Get on BoardSharpHeels April 24, 2014
Do you know what percent of the seats on corporate boards that women currently hold? Did we stump you? You are not alone. Most people are unaware of the disparity between the number of women in the workforce and their representation on corporate boards.
“In 2013, the 2020 Women on Boards Gender Diversity Index of Fortune 1000 companies showed that only 16.6% of corporate directors were women. This is a small number when you consider that: women comprise about half of the total U.S. workforce; hold half of all management positions; are responsible for almost 80% of all consumer spending; and account for 10 million majority-owned, privately-held firms in the U.S., employing over 13 million people and generating over $1.9 trillion in sales.” (2020 Women On Boards)
Stephanie Sonnabend, chair and co-founder of 2020 Women on Boards, knows that diversity is essential for successful boards, and she has made it her mission to educate others.
Mission: ”To increase the percentage of women on U.S. company boards to 20% or greater by the year 2020. Diversity of thought is essential to good corporate governance. The best boards harvest diverse experience, skills, and perspective to obtain optimal decisions. These boards create better shareholder value.”
Guiding Principles: “We practice what we preach. We are change agents. We are believers. We will meet – and exceed our goal. Together we can make it happen!”
Hillary Clinton focuses on women's issues in speech at Simmons Leadership ConferenceMassLive April 23, 2014
Former Secretary of State Hillary Clinton's speech on Wednesday at the Simmons Leadership Conference focused predominantly on issues affecting women in the United States and around the world. Simmons College President Helen G. Drinan, who seemed unaware that her microphone was on, said "I am shaking the hand of the next president of the United States" as Clinton came out to speak on the stage. The issue of Clinton's potential 2016 presidential run did not come up during her speech at the conference.
Instead, she spoke of the struggles of low-wage workers in the United States, particularly women in tip-based compensation positions, including waitresses, maids, and hairdressers. Another obstacle Clinton noted American women face is the lack of paid family leave. "Only one in ten workers earning the lowest wages, most of them women, have access to paid family leave and many don't even have access to unpaid family leave," said Clinton.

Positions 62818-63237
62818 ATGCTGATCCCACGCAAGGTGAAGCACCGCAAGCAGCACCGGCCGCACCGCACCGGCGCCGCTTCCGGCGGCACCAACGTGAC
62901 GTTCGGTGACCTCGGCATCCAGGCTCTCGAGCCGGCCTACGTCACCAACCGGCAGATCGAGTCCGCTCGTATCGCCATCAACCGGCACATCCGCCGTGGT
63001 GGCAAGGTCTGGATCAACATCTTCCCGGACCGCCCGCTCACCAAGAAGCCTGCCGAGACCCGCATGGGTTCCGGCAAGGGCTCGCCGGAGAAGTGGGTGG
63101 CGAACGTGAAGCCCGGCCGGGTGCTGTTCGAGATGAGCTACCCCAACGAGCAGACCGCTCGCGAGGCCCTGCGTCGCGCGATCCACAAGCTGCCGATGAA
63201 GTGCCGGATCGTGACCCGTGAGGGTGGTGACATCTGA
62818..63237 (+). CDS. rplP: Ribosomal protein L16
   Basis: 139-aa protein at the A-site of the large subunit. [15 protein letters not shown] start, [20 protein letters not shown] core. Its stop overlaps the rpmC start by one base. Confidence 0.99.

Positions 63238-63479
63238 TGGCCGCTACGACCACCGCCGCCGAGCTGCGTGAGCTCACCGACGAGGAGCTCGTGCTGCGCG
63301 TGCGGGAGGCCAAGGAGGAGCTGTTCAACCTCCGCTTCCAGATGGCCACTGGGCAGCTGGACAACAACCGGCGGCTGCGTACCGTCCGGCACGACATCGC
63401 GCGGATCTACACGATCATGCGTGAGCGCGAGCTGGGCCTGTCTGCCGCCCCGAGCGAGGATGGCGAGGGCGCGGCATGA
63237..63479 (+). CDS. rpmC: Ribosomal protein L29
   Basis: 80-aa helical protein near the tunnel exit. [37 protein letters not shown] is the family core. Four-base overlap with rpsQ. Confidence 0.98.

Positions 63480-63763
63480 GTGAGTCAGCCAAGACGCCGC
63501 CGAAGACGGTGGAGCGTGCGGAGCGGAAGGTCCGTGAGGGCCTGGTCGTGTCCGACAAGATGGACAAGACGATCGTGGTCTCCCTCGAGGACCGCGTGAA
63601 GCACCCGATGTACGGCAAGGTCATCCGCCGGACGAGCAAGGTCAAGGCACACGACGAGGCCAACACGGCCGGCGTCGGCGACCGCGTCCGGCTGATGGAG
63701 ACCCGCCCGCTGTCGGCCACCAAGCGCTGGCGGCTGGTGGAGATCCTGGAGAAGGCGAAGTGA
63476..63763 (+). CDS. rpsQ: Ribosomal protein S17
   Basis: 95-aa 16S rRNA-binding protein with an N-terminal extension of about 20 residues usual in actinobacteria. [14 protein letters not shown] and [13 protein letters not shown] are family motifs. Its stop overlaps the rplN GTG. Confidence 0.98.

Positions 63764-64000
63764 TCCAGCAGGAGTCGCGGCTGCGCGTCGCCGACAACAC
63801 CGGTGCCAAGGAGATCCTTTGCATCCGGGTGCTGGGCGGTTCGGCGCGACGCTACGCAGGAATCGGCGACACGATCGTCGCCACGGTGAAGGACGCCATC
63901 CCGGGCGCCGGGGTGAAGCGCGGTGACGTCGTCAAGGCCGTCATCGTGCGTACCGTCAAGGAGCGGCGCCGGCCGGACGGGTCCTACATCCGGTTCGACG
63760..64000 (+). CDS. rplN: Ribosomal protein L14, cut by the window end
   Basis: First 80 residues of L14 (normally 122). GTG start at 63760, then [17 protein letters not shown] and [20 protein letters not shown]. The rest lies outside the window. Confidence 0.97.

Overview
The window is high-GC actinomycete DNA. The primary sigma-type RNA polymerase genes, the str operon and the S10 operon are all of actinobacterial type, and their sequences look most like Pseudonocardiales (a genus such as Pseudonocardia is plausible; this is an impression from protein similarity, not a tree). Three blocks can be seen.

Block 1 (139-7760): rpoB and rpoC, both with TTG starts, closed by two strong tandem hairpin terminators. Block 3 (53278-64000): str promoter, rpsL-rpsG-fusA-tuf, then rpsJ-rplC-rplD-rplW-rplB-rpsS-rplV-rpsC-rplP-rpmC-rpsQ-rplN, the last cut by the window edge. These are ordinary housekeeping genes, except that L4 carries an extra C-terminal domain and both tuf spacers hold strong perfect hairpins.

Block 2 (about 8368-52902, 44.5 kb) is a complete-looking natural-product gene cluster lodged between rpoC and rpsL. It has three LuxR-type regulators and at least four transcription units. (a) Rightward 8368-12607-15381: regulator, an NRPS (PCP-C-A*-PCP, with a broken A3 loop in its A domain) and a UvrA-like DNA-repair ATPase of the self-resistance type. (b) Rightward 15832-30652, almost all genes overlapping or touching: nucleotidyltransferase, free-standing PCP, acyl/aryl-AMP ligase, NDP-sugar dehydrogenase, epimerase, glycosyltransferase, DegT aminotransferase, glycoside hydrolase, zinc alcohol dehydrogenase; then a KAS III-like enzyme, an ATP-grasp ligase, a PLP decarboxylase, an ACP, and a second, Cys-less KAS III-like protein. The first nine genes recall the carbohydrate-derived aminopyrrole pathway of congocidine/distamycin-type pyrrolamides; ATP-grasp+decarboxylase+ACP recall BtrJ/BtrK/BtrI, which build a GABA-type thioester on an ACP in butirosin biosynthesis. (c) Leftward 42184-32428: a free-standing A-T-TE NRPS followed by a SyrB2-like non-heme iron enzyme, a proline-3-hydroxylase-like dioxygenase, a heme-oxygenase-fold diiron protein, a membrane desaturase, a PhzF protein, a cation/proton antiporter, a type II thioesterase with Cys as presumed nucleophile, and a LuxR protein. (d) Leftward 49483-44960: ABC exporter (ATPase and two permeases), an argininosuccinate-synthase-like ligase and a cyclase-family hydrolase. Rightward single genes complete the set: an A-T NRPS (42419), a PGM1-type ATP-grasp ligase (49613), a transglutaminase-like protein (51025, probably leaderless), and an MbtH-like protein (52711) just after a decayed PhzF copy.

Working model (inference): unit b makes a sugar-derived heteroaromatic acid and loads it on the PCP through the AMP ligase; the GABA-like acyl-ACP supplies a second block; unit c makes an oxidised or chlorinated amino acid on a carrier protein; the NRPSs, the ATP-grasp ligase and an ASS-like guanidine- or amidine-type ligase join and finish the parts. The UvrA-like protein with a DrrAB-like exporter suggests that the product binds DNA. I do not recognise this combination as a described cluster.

This makes it even harder for women to get a foothold in the economy while juggling motherhood Clinton said. She also addressed issues women in white collar positions face.
In a nod to the audience and a sponsor of the event, she praised the group 2020 Women on Boards for their effort to increase the number of women on corporate boards in the United States. Less than five percent of Fortune 500 CEOs are women according to Clinton.
Kellogg Company Honored For Diverse, Inclusive Workforce And LeadershipKellogg Company April 23, 2014
Kellogg Company has again been recognized as a top company for diversity, advancing to No. 31 on DiversityInc's "Top 50 Companies for Diversity" list this year. This is the third consecutive year Kellogg has received this recognition, having recently progressed in rankings from No. 49 in 2012 to No. 32 in 2013. Additionally, the company was ranked on DiversityInc's specialty lists for the first time, receiving such honors as No. 3 on the top companies for diversity councils and No. 6 among top companies for employee resource groups.
DiversityInc, a global organization that brings education and clarity to the business benefits of diversity, considers four core areas in evaluating companies for its Top 50 list: the CEO's commitment to diversity and inclusion; human capital; corporate and organizational communication on diversity-related issues; and supplier diversity. A more rigorous methodology and increased participation in the analysis has made this process increasingly more competitive each year.
"To grow our business and fuel our future, Kellogg Company must invest in and build our categories and brands globally, and to do that we need creativity from our talented, diverse workforce," said John Bryant, Kellogg Company President and Chief Executive Officer. "Innovative foods that enrich and delight the world come from a culture that fosters inclusion, respects ideas and values diversity of thought."
The DiversityInc honor comes as the company also was recently recognized by 2020 Women on Boards, a nonprofit campaign committed to increasing the percentage of women in corporate governance. The organization lists Kellogg among its "Winning Companies" that understand the importance of board diversity and have 20 percent or more women on its board of directors.